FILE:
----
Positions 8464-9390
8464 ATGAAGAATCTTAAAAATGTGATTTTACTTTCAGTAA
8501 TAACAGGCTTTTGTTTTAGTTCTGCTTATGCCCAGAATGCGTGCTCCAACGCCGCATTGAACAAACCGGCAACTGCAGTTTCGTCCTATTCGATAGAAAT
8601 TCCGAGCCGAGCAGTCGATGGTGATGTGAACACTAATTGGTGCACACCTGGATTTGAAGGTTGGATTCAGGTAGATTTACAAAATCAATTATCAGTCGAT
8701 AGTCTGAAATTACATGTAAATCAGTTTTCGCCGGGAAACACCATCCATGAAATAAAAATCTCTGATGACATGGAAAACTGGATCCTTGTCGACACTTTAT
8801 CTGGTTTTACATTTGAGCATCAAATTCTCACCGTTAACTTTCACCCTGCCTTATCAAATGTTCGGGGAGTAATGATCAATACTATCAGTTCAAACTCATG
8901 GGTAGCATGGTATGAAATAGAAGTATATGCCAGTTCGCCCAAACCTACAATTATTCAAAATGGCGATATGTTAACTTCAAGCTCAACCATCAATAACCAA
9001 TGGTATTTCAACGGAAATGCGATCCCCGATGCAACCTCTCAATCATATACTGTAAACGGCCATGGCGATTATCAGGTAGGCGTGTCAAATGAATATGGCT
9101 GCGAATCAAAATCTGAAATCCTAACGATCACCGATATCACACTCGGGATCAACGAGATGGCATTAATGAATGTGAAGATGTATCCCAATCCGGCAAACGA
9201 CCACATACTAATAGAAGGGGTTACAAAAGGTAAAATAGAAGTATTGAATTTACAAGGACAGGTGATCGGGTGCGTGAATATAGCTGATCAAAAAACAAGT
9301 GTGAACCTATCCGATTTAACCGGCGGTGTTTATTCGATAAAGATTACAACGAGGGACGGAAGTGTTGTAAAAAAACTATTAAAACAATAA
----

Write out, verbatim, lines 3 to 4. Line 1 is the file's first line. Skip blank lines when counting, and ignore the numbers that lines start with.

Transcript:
8501 TAACAGGCTTTTGTTTTAGTTCTGCTTATGCCCAGAATGCGTGCTCCAACGCCGCATTGAACAAACCGGCAACTGCAGTTTCGTCCTATTCGATAGAAAT
8601 TCCGAGCCGAGCAGTCGATGGTGATGTGAACACTAATTGGTGCACACCTGGATTTGAAGGTTGGATTCAGGTAGATTTACAAAATCAATTATCAGTCGAT